A majority of Americans struggle daily to stay afloat on a sea of red ink, perpetually threatened by wave after wave of debt. This hasn’t always been the case. The phenomenon can be traced back to 1978, when the US economy was sailing into dire straits.
The cumulative impact of the Vietnam War (which coincided with a large tax cut), the persistent misallocation of capital and the Arab oil embargo of 1973 created a lasting economic malaise that, by the middle of President Jimmy Carter’s tenure, generated severe stagflation.
“Stagflation” is the pernicious intersection of stagnant economic growth with high unemployment and high inflation. It hits harder than a simple slowdown because it’s accompanied by a sharp rise in the cost of living. It’s a double whammy: The economy generates less wealth, and the wealth it does generate is worth less as prices spike. And it’s a tough problem to solve.
On October 24, 1978, Carter gave a nationally televised speech that kicked off a voluntary anti-inflationary program recommending caps on wages and prices. Inflation had nearly doubled in just two years from 4.9 percent to 8.9 percent, and it spiked to over 13 percent by the end of 1979. Unlike today, most Americans simply had to cope with the rapidly rising cost of living without the help of a credit card. If you couldn’t afford it, you simply couldn’t afford it. It was up to President Carter to relieve the inflationary pressure crushing consumers. Pulling out a credit card simply wasn’t an option for most middle-class families.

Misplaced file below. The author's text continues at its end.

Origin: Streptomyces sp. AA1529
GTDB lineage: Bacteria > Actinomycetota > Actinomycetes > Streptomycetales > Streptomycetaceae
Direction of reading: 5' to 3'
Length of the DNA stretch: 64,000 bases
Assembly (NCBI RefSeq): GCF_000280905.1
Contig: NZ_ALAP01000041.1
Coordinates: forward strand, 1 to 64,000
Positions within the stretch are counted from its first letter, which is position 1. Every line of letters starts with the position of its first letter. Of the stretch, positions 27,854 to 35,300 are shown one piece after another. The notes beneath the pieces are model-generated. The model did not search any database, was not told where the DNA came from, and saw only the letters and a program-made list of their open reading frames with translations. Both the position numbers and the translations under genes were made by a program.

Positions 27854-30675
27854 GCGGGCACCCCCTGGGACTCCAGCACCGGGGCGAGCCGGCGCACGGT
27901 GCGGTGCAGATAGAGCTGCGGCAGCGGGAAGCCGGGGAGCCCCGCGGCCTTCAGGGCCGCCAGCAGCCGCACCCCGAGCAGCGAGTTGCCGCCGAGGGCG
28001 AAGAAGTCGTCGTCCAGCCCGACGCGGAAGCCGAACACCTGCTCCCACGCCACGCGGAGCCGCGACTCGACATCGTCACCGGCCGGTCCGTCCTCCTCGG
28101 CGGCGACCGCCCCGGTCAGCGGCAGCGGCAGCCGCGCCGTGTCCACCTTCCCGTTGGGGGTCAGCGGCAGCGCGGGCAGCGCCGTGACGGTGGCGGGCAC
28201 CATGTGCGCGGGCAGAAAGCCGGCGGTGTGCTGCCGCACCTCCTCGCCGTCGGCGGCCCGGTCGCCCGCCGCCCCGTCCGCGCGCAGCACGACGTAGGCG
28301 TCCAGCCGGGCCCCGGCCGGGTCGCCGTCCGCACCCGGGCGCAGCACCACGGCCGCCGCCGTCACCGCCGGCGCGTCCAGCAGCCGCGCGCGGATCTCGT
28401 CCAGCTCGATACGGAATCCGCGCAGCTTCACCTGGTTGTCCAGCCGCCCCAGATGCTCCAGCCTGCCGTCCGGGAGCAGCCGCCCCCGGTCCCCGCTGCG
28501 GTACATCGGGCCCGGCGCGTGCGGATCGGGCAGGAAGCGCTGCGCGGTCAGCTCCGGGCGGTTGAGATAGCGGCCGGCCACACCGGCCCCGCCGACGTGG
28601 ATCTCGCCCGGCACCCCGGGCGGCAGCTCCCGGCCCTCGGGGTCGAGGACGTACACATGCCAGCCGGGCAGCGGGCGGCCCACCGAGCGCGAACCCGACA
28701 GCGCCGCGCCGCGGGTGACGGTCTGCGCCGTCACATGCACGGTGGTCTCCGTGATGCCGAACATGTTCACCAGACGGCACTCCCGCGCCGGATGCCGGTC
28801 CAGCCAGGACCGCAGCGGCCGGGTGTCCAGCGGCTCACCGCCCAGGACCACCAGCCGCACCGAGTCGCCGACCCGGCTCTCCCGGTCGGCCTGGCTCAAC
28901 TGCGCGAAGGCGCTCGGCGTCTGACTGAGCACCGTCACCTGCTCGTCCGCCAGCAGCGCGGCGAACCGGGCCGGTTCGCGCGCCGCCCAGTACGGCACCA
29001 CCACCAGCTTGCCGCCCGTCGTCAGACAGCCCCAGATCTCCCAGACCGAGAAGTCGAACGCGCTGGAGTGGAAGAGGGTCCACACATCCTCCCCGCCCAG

But that would start to change just one week later.
Brother, Can You Spare a Paradigm?
On October 31, 1978, the Supreme Court heard arguments in Marquette National Bank of Minneapolis v. First of Omaha Service Corp. At stake were “usury laws” imposed by states on financial institutions that issued loans and credit cards. Until the unanimous Marquette decision was reached on December 18, 1978, banks issuing credit cards nationally had to comply with each individual state’s unique usury laws. These laws were legal limitations on interest rates and fees imposed by lenders operating within states lines. If a bank in loosely regulated Delaware wanted to float credit in a tightly regulated state, it had to comply with the laws in the tightly regulated state.